Music By Marina Courtesy of the artist

Originally published on Tue July 22, 2014 10:01 am

In a career spanning three decades, Harvey Bassett has done a bit of everything. He bashed drums in a John Peel-approved U.K. punk band in the late '70s, then found himself taken with hip-hop and turntables while visiting New York City in the early '80s.

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First Listen
11:03 pm
Sun July 20, 2014

First Listen: Quetzal, 'Quetzanimales'

Quetzal's new album, Quetzanimales, comes out July 29.
Courtesy of the artist

Originally published on Mon July 21, 2014 2:10 pm

Twenty years is a long time in the life of a band. In the case of Quetzal, its two decades have been spent playing the soundtrack of its East L.A. neighborhoods: an evolving mash-up of Mexican son jarocho, low-rider oldies, cumbia, boleros, rock and blues.

Many Angelenos consider Quetzal as much as an institution as its East L.A. brethren in Los Lobos. Much of the current revival of son jarocho can be traced to Quetzal's history of playing the music when few others bothered.

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First Listen
11:01 pm
Sun July 20, 2014

First Listen: Tom Petty & The Heartbreakers, 'Hypnotic Eye'

Tom Petty & The Heartbreakers' new album, Hypnotic Eye, comes out July 29.
Mary Ellen Matthews Courtesy of the artist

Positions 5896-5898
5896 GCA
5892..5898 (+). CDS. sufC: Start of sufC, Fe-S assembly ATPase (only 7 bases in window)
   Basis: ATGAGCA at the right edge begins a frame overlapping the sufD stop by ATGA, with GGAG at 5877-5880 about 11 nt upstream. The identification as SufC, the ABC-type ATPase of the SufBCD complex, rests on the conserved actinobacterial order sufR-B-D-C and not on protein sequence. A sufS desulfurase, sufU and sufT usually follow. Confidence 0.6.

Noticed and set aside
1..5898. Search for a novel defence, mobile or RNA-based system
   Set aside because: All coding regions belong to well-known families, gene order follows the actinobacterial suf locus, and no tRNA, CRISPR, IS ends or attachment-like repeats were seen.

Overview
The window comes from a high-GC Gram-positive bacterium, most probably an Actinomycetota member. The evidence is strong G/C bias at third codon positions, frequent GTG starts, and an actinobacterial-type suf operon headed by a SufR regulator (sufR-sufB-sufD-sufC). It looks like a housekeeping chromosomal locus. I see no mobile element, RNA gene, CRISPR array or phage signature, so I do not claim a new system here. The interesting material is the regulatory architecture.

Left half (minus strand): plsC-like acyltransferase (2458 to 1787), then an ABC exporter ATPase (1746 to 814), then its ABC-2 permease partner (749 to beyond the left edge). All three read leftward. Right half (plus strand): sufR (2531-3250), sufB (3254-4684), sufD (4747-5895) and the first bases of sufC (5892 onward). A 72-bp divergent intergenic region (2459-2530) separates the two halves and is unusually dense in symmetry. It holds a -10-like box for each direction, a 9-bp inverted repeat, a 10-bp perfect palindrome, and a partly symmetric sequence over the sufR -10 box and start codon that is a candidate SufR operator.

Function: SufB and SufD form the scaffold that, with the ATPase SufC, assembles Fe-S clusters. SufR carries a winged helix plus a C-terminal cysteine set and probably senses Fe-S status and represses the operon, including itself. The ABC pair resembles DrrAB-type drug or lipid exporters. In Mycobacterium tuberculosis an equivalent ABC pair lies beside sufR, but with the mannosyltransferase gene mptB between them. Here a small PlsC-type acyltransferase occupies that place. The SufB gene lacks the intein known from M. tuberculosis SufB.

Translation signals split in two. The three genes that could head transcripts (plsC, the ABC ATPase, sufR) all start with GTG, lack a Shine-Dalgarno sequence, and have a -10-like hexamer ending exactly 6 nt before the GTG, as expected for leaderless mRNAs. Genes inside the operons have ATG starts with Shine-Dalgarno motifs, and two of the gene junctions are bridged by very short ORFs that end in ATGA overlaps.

Even when he was in his late 20s, Tom Petty had a curmudgeonly edge to him, so it's no surprise that he's sneering about threats to the American dream in the opening moments of his new album, Hypnotic Eye. At 63, Petty is well into his transition to full-blown misanthropy, at times splitting the difference between Randy Newman and Bob Dylan.

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Weekends On All Things Considered Podcast
8:17 pm
Sun July 20, 2014

School Project Gets Attention; U.S. Group Aids Migrant Kids; Music From Jenny Lewis

Lauren Arrington's sixth-grade research project is cited in a science journal.
Courtesy of Lauren Arrington

Originally published on Thu July 24, 2014 6:17 pm

In this show, Lauren Arrington's sixth-grade lionfish project catches ecologists' attention, El Rescate in LA aids Central American migrants, and Jenny Lewis has an introspective new solo album.